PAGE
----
Tata Consultancy Services Limited: The Pioneer in the Indian IT Industry

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Case Details:

Case Code : BSTR125
Case Length : 22 Pages
Period : 1990 - 2004
Organization : TCS
Pub Date : 2004
Teaching Note : Available
Countries : India
Industry : Information Technology and Related Services

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"Many years ago, there was an industrial revolution. We (India) missed it due to (factors over) which we had no control. Today, there is a new revolution - a revolution in information technology, which requires neither mechanical bias nor mechanical temperament. Primarily, it requires the capability to think clearly. This we have in abundance. We have an opportunity even to assume leadership. If we miss this opportunity, those who will follow us will not forgive us for our tardiness and negligence." 1

- FC Kohli, Deputy Chairman of TCS.

"TCS' achievements are mainly due to the company's foresight in gaining expertise and experience in emerging technologies. TCS' ability to provide end-to-end solutions is another of its major strengths. We may not be visible, and we do not publicize our achievements but we are definitely leaders in the industry." 2

- Atul Takle, Vice-President, Corporate Communications, TCS.


In June 2003, Tata Consultancy Services (TCS) - the leading information technology (IT) company in India, reported revenues of Rs. 49.975 bn (US$ 1.04 bn)3 for the financial year ending March 31, 2003 (Refer Exhibit I and Exhibit II for the financials of TCS). This made TCS the first IT company in India to cross the $1 bn revenue mark.

Within a span of three and a half decades, TCS emerged as one of the largest software companies in Asia, employing 28,000 IT professionals from 30 nationalities working in 32 countries. TCS has also been the largest software exporter from India for past 30 years. TCS played a major role in developing the IT industry in India. The company was a pioneer, starting its business way back in 1968. During the first couple of decades, TCS faced many problems in doing business, owing to unfavourable government regulations and the licensing system, which made it difficult to even import computers. Recalling the hurdles faced by the company, SR Ramadorai, the CEO of TCS (Refer Exhibit III for organizational structure of TCS), said, "It would take us two years in India and almost a year in the US to get all the clearances we needed to import computers.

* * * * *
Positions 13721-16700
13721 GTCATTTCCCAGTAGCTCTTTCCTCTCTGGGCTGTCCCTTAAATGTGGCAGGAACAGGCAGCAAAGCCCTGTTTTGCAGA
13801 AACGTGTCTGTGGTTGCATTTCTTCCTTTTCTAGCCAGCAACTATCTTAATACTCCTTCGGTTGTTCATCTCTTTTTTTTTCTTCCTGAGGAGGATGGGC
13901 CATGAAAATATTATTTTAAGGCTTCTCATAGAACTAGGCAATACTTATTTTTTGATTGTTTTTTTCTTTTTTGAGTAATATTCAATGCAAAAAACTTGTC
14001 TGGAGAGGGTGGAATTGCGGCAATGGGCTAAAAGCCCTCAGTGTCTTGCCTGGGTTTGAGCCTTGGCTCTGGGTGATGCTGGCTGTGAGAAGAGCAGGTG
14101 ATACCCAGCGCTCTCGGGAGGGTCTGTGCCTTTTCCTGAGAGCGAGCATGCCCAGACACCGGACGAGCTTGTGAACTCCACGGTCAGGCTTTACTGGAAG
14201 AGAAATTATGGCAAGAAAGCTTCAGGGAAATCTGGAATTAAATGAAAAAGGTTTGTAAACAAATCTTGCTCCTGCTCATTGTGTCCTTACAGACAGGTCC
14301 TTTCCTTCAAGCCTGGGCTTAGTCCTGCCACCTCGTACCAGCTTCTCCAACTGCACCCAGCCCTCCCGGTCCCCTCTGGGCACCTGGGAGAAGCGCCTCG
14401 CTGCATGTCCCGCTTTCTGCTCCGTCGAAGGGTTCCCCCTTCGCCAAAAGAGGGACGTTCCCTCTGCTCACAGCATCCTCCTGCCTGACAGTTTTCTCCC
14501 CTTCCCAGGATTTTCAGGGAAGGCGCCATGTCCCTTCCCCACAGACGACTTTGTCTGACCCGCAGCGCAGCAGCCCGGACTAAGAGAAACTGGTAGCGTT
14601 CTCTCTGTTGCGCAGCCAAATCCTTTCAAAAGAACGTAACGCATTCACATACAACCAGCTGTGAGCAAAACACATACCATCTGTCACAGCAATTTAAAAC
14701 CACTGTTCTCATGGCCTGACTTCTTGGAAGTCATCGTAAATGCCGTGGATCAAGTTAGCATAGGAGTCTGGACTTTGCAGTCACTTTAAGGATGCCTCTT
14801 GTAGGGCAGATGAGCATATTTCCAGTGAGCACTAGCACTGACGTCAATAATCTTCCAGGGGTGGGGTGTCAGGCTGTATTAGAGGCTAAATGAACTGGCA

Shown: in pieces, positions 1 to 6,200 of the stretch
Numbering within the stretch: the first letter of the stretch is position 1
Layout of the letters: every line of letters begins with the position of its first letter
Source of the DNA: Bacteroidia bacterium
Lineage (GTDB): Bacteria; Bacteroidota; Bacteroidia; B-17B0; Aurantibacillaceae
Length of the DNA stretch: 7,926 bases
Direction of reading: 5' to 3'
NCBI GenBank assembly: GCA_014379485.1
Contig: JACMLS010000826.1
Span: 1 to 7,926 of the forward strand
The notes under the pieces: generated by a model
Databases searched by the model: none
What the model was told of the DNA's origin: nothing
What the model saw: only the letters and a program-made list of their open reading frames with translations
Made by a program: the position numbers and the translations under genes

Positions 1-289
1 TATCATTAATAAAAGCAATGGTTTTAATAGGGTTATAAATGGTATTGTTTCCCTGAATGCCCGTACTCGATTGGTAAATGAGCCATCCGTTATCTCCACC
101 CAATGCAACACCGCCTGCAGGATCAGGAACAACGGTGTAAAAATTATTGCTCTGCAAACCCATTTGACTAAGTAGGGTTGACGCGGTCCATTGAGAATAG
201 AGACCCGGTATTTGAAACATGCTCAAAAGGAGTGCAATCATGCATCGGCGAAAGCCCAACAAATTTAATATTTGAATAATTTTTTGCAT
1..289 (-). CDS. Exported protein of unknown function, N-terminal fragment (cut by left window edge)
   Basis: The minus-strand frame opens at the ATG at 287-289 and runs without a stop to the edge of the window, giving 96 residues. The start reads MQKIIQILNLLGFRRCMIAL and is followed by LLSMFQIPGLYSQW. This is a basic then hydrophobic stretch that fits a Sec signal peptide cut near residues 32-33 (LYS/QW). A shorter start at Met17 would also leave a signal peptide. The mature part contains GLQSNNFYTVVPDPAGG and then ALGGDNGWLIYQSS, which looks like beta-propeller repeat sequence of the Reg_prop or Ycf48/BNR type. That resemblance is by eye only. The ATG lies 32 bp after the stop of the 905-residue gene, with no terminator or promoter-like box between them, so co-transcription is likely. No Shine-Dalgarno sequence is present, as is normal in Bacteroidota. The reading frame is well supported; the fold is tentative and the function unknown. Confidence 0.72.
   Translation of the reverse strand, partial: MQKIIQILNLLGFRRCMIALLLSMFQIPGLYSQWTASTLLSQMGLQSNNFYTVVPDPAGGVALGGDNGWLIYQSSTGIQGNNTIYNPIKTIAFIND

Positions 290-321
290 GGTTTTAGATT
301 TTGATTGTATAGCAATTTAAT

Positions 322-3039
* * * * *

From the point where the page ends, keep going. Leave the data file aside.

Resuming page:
By the time we got the approvals, the model of the computer would have changed. Then we had to explain to Indian customs officers that model numbers don't mean much, etc. But they would say, go back and get the license amended. On top of that, we had to pay 300 per cent import duties and give export commitments that were sometimes 250 per cent the value of the computers we were importing. Those were painful processes. Very few companies would have persisted through all of that."4

Despite all these hurdles, TCS was determined to succeed. The company grew by consistently upgrading its skill sets, technology and its infrastructure, and in the process, developed several new innovative software products. A unique aspect of the firm's style of functioning was that despite being an IT company, it was run along the lines of a manufacturing concern, with a factory approach. The company managed its new recruits similar to how a manufacturing concern managed the inflow of raw material. TCS looked after its work force like a manufacturing company dealt with its inventories. The company allocated its work force to its branches spread across the world, similar to a retailing company managing its stores.

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1] "The Kohli Touch", www.india-today.com, April 16-30, 2000.

2] Anupama Katakam, "Software successes," www.frontlineonnet.com, August 31 - September 13, 2002.

3] 1US$ = Rs.45.9050 as on July 16, 2004.

4] "India's Software Patriarch Still a Pace-Setter," The Business Times, November 05, 2001.


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